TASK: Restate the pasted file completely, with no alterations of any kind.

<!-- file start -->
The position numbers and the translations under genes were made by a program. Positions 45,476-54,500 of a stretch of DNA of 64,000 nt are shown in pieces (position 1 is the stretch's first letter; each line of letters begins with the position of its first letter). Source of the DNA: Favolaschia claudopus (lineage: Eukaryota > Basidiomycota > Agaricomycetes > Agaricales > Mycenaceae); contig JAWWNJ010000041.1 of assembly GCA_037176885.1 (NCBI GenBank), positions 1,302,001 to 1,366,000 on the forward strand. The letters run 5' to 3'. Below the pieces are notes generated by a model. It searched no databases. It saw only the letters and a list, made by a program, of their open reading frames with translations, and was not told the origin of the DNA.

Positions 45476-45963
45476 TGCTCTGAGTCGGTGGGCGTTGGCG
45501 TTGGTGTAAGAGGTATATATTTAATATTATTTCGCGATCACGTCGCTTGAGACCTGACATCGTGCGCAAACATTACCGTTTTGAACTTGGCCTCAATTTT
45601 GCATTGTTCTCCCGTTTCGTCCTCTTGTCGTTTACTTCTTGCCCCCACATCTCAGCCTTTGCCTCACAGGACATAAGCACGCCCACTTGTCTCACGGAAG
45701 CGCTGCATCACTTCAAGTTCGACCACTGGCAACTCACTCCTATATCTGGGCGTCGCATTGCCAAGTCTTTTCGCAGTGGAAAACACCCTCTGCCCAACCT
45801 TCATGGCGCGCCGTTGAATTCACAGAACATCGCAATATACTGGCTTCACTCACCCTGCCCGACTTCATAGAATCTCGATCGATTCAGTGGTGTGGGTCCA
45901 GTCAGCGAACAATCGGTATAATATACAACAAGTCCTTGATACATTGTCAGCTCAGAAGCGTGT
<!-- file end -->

The position numbers and the translations under genes were made by a program. Positions 45,476-54,500 of a stretch of DNA of 64,000 nt are shown in pieces (position 1 is the stretch's first letter; each line of letters begins with the position of its first letter). Source of the DNA: Favolaschia claudopus (lineage: Eukaryota > Basidiomycota > Agaricomycetes > Agaricales > Mycenaceae); contig JAWWNJ010000041.1 of assembly GCA_037176885.1 (NCBI GenBank), positions 1,302,001 to 1,366,000 on the forward strand. The letters run 5' to 3'. Below the pieces are notes generated by a model. It searched no databases. It saw only the letters and a list, made by a program, of their open reading frames with translations, and was not told the origin of the DNA.

Positions 45476-45963
45476 TGCTCTGAGTCGGTGGGCGTTGGCG
45501 TTGGTGTAAGAGGTATATATTTAATATTATTTCGCGATCACGTCGCTTGAGACCTGACATCGTGCGCAAACATTACCGTTTTGAACTTGGCCTCAATTTT
45601 GCATTGTTCTCCCGTTTCGTCCTCTTGTCGTTTACTTCTTGCCCCCACATCTCAGCCTTTGCCTCACAGGACATAAGCACGCCCACTTGTCTCACGGAAG
45701 CGCTGCATCACTTCAAGTTCGACCACTGGCAACTCACTCCTATATCTGGGCGTCGCATTGCCAAGTCTTTTCGCAGTGGAAAACACCCTCTGCCCAACCT
45801 TCATGGCGCGCCGTTGAATTCACAGAACATCGCAATATACTGGCTTCACTCACCCTGCCCGACTTCATAGAATCTCGATCGATTCAGTGGTGTGGGTCCA
45901 GTCAGCGAACAATCGGTATAATATACAACAAGTCCTTGATACATTGTCAGCTCAGAAGCGTGT